Friday, September 4, 2015


The 13 people, mostly children, who were killed in a traffic accident on their way to Swaziland’s Reed Dance were victims, not heroes.

Yet, the Swazi Observer, a newspaper in effect owned by King Mswati III, is trying to deflect criticism away from the King by telling its readers that these young lives were lost, ‘for King and country’. They were in the ‘service of the nation’ – defending Swazi cultural heritage.

The truth is different. The girls died because they, and thousands more like them, were forced to travel on the back of unsafe open trucks, jammed together cheek-by-jowl and unable to sit or move. In civilized countries cattle are transported in better conditions. 

There were at least sixty people on the back of one truck when it was involved in a collision on an open road on 28 August 2015. The victims were thrown from the back of the truck. Many died on the spot; some reports state that some were hit by oncoming vehicles. If the girls had been travelling in a bus they would almost certainly have escaped death.

The girls, reported in Swazi media to be ‘virgins’ or ‘maidens’, were on their way to the Reed Dance, where they were expected to dance bare-breasted in front of King Mswati III, who rules Swaziland as sub-Saharan Africa’s last absolute monarch. The youngest ‘maiden’ to die was 11 years old.

The deaths (and the numbers that died is still disputed, at least 65 might be the true figure) were unnecessary. The girls should have been given safe transportation, but to do so would have meant hiring buses which would need to be paid for.

The King could afford to pay for safe transportation. He, with his 14 wives and vast Royal Family, lives in extreme luxury with 13 palaces, a private jet aircraft, and fleets of BMW and Mercedes cars. 

Meanwhile, seven in ten of his 1.3 million subjects live in abject poverty with incomes of less than US$2 per day. Last month, it was reported in Botswana that one of the King’s sons, Prince Majaha, aged 23, had a watch worth US$40,000 stolen from his hotel room. The cost of the watch equals about 55 years’ income for seven in ten Swazi people.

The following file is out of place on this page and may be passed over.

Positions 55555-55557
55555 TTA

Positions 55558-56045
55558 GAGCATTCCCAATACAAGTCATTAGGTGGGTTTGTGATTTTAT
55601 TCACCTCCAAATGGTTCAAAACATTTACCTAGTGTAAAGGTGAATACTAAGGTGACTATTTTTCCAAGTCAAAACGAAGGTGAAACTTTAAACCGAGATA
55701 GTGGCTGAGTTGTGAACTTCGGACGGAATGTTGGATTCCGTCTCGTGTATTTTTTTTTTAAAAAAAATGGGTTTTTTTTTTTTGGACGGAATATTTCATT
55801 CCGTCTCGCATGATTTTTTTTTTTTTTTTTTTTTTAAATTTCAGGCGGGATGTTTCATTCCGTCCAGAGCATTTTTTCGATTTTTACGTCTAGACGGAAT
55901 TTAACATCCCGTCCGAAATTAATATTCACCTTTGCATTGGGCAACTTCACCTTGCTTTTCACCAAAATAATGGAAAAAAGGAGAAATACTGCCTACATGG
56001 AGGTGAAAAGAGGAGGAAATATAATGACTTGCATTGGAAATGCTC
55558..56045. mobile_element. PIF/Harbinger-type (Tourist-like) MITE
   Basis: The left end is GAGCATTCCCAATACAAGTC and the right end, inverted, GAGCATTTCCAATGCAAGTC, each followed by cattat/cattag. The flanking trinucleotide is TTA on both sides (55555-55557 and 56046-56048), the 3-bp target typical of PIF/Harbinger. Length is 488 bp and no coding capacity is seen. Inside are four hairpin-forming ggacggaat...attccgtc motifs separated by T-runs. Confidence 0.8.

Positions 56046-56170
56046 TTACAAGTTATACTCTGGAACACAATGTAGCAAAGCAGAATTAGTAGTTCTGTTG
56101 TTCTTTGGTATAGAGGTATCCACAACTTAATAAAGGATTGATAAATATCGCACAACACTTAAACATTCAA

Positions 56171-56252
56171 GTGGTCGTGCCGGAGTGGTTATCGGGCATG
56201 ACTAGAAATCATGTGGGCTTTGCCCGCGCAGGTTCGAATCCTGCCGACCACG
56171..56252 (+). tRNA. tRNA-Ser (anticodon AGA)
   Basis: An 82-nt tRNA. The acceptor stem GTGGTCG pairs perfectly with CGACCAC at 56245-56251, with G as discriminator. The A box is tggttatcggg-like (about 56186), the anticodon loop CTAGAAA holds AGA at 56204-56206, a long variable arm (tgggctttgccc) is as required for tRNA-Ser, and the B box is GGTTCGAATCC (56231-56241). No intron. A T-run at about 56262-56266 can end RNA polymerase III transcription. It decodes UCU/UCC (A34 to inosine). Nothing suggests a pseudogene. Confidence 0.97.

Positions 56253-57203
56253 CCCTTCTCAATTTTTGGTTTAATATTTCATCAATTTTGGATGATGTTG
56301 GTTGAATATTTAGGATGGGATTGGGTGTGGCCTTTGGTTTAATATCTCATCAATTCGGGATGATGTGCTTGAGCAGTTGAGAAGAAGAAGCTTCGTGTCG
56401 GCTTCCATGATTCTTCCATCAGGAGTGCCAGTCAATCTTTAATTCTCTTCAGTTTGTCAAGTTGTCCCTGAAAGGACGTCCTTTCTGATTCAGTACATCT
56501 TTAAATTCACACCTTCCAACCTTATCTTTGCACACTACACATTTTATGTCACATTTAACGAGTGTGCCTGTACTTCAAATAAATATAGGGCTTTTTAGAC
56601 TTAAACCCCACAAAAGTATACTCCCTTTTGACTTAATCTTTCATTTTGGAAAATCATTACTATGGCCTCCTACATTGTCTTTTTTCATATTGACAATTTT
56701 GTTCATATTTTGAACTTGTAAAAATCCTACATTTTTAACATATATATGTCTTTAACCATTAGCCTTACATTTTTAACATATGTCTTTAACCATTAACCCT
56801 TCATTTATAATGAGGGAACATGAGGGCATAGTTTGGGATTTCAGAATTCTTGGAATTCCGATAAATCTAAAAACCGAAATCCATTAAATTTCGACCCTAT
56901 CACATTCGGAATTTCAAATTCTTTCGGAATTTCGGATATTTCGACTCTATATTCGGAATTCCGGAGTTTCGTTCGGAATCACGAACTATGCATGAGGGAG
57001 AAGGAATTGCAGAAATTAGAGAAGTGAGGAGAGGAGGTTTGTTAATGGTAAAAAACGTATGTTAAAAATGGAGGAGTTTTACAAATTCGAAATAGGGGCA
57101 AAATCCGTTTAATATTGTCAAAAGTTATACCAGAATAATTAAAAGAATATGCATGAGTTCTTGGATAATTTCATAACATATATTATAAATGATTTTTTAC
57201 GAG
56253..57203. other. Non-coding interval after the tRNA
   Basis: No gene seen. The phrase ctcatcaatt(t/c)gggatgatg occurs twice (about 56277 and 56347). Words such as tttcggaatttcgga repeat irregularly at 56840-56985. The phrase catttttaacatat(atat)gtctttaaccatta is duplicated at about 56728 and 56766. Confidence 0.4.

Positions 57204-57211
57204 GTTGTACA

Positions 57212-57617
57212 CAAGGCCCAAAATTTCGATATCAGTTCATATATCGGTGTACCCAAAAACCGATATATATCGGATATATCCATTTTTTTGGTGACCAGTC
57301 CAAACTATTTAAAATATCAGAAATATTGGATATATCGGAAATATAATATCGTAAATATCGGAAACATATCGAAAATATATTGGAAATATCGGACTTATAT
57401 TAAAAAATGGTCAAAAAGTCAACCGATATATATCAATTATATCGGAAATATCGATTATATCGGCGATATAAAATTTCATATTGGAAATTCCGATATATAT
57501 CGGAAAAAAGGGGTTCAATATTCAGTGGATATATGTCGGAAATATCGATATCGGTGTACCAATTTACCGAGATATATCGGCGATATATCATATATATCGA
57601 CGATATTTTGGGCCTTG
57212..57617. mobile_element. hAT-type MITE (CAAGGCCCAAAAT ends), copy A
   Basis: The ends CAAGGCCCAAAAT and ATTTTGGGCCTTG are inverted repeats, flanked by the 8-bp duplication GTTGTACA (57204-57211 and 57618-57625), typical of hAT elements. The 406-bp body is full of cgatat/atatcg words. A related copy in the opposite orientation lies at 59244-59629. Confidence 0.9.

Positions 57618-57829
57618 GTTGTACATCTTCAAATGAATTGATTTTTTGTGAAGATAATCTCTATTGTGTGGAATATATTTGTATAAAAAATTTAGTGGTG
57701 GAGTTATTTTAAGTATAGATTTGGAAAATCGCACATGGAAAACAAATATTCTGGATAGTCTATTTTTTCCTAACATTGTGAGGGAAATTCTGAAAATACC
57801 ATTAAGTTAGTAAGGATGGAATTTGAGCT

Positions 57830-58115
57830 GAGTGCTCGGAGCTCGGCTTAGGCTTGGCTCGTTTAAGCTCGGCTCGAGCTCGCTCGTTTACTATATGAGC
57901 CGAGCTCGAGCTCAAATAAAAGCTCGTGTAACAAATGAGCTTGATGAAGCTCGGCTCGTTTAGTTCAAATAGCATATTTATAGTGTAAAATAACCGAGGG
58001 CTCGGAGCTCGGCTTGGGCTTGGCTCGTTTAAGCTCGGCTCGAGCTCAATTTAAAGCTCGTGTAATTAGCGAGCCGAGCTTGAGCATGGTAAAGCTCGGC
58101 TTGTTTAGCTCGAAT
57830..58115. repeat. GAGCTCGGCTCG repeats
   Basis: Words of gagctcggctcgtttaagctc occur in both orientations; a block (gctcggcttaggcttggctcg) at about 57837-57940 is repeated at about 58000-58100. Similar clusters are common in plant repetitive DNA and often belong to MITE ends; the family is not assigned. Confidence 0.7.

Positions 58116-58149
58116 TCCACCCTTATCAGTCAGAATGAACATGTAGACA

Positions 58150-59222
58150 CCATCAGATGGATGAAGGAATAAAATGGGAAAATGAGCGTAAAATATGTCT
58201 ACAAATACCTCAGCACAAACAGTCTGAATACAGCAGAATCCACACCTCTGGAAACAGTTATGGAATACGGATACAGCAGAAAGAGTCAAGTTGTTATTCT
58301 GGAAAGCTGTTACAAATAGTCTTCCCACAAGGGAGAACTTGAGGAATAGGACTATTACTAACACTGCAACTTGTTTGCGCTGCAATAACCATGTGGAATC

The King uses the annual Reed Dance in a cynical attempt to influence international opinion into believing that he is an adored father of his kingdom, but his state which does not allow political parties to contest elections and has banned all opposition groups has been criticised by all the world’s major human rights observer groups.
Emotions are running high in Swaziland, where the King’s regime holds total power and any voices raised against him are silenced. Even so, dissenting voices are being heard, most notably on social media. Mainstream media outside Swaziland have questioned why the girls were forced to travel in such terrible, and unsafe, conditions. In South Africa they are reviewing their own methods for transporting people to similar cultural events. 

Now, the Swazi Observer, the newspaper in effect owned by King Mswati, is trying to deflect criticism away from the King by declaring that the dead girls were ‘heroes’ of Swaziland. 

Fanyana Mabuza, a leading cheerleader for King Mswati, wrote on Thursday (3 September 2015), ‘[I]t cannot be denied that they [the girls who were killed] were on national service and like true cultural activists, died in the propagation of values that make us who we are.’

Mabuza added, ‘Hence, these women, as young as they were, could be said to have died protecting or defending this cultural heritage, passed down to this nation from many eons ago.’

The observer has been described by the Media Institute of Southern Africa Swaziland chapter as a  ‘pure propaganda machine for the royal family’

Mabuza then goes on to suggest that future generations of children would want to follow the same fate as those who were killed.

Mabuza wrote, ‘Naturally, the deeds performed by heroes whether glorious or villainous (depending on which side of the fence you sit) should be celebrated and documented for posterity. Future generations must know of their deeds so they could wish to emulate them.’

Mabuza added, ‘Just like the parents of some of the girls expressed their gratitude that their children were being recognised for dying for the king and country, a fitting monument for them could further enhance their legacy, while also demonstrating that as a country, we fully honour those who die in service of this nation.’

No public inquest into the circumstances of the accident has been announced. The King has made no public statement about the causes of the accident. The Swazi Government, which is not elected, but handpicked by the King, has not announced an inquiry into the accident.

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